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Construction Deaths Increased by 140% Last Year

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Construction Deaths Increased by 140% Last Year

Construction Deaths Increased by 140% Last Year
January 14
10:14 2020

Construction fatalities have more than doubled in the last year, according to the latest figures released by the Health and Safety Authority (HSA). Chief Executive Officer of the HSA, Dr Sharon McGuinness, expressed concern that construction deaths had increased from five in 2018 to 12 in 2019, with 75% of all fatal injuries taking place in the last six months.

With falls from heights the leading cause of all construction worker deaths last year, she highlighted the Authority’s concern that many of the fatalities involved small companies and self-employed tradespeople.

“The figures show that the number of construction deaths have increased to levels not seen since they last spiked in 2015, when falls from a height were also the biggest trigger in fatal injuries.

Dr Sharon McGuinness, Chief Executive Officer of the HSA.

“This is a worrying trend and shows that without proper risk assessments and health and safety considerations, ultimately a worker may pay the price with their life,” Dr McGuinness warned.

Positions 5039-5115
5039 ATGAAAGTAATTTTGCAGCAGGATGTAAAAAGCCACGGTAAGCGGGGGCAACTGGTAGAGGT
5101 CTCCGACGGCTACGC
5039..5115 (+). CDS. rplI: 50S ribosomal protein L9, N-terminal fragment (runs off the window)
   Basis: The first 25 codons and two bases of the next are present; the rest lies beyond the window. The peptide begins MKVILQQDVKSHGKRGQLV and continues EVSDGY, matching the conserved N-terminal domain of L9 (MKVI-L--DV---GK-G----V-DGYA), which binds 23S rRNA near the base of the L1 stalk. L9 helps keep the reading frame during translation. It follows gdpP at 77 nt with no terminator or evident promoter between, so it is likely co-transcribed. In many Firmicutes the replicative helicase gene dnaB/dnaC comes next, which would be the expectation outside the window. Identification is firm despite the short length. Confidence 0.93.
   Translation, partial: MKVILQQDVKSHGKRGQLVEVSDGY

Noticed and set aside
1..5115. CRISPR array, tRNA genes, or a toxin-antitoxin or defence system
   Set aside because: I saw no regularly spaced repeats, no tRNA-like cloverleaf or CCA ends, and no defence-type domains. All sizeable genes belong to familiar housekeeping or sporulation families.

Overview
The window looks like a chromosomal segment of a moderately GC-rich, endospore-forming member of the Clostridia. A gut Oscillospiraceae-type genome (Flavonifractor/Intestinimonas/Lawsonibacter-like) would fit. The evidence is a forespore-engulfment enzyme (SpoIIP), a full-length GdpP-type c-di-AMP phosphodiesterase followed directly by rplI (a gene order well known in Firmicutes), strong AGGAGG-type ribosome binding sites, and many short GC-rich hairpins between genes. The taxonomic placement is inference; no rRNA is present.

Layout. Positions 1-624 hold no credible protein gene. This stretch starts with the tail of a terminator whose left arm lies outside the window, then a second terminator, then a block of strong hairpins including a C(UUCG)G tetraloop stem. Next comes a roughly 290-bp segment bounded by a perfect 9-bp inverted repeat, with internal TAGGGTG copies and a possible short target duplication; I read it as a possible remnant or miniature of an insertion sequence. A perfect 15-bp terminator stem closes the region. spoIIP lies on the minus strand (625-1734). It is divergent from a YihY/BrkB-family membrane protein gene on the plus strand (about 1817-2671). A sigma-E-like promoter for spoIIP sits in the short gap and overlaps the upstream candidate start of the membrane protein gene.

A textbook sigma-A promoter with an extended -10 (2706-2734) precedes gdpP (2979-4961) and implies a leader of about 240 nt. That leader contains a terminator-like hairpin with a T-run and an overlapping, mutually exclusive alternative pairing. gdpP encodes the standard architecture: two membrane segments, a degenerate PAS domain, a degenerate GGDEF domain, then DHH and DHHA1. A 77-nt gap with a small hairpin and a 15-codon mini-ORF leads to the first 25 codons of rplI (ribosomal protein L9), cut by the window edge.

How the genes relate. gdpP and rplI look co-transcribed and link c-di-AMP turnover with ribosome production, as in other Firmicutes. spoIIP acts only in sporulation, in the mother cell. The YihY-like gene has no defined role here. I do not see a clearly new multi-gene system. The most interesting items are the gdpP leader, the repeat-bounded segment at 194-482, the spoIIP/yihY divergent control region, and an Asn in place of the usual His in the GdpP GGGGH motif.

She said that the HSA’s provisional statistics show that the rate of construction fatalities has increased considerably in the last year from 3.5 per 100,000 people employed to approximately 8.2 per 100,000. “Construction workers engage in many activities that may expose them to hazards, such as falling from a height, unguarded machinery or being struck by construction equipment. Our provisional data also shows that 940 non-fatal incidents and dangerous occurrences were reported to the HSA from the construction sector in 2019.”

She continued: “While the message seems to have got through to big construction firms who have improved standards around worker safety, what we are seeing is self-employed and smaller building companies not realising their duty and responsibility to staff, and cutting corners when it comes to health and safety.

“We plan to target working at heights throughout our construction safety campaigns this year, and will also engage directly with the sector to increase knowledge and application of risk assessment tools to be used on all sites.”

Predicting that incidents and deaths will continue to rise until there is a change of mindset, Dr McGuinness said: “Most deaths are preventable. Generally, incidents occur when safety shortcuts are taken. But the mentality of placing people’s lives in peril in the race to finish a job – or save money – needs to stop. Lives depend on it.”


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